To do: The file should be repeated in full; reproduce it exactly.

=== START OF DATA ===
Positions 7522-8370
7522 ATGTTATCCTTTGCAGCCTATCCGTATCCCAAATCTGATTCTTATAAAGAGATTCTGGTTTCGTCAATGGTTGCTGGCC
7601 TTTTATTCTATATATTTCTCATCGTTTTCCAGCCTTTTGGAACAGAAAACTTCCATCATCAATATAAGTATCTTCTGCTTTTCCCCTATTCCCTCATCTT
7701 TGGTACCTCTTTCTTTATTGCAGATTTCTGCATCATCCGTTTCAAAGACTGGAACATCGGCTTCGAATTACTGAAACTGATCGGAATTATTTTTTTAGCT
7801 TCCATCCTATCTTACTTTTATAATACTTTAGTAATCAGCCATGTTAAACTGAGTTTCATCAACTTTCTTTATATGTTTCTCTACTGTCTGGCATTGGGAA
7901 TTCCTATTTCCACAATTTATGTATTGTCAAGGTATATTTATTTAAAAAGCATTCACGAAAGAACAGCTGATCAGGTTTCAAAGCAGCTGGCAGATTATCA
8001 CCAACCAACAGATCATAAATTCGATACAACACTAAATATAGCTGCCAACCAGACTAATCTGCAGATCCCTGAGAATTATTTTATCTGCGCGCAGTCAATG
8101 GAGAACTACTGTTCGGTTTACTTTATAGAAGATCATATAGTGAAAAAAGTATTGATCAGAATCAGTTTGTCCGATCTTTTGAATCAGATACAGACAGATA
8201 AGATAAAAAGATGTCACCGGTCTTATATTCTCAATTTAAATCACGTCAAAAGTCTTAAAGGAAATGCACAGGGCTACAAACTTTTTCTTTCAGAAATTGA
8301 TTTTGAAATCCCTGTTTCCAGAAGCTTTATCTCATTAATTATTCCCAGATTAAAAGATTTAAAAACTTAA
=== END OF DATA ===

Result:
Positions 7522-8370
7522 ATGTTATCCTTTGCAGCCTATCCGTATCCCAAATCTGATTCTTATAAAGAGATTCTGGTTTCGTCAATGGTTGCTGGCC
7601 TTTTATTCTATATATTTCTCATCGTTTTCCAGCCTTTTGGAACAGAAAACTTCCATCATCAATATAAGTATCTTCTGCTTTTCCCCTATTCCCTCATCTT
7701 TGGTACCTCTTTCTTTATTGCAGATTTCTGCATCATCCGTTTCAAAGACTGGAACATCGGCTTCGAATTACTGAAACTGATCGGAATTATTTTTTTAGCT
7801 TCCATCCTATCTTACTTTTATAATACTTTAGTAATCAGCCATGTTAAACTGAGTTTCATCAACTTTCTTTATATGTTTCTCTACTGTCTGGCATTGGGAA
7901 TTCCTATTTCCACAATTTATGTATTGTCAAGGTATATTTATTTAAAAAGCATTCACGAAAGAACAGCTGATCAGGTTTCAAAGCAGCTGGCAGATTATCA
8001 CCAACCAACAGATCATAAATTCGATACAACACTAAATATAGCTGCCAACCAGACTAATCTGCAGATCCCTGAGAATTATTTTATCTGCGCGCAGTCAATG
8101 GAGAACTACTGTTCGGTTTACTTTATAGAAGATCATATAGTGAAAAAAGTATTGATCAGAATCAGTTTGTCCGATCTTTTGAATCAGATACAGACAGATA
8201 AGATAAAAAGATGTCACCGGTCTTATATTCTCAATTTAAATCACGTCAAAAGTCTTAAAGGAAATGCACAGGGCTACAAACTTTTTCTTTCAGAAATTGA
8301 TTTTGAAATCCCTGTTTCCAGAAGCTTTATCTCATTAATTATTCCCAGATTAAAAGATTTAAAAACTTAA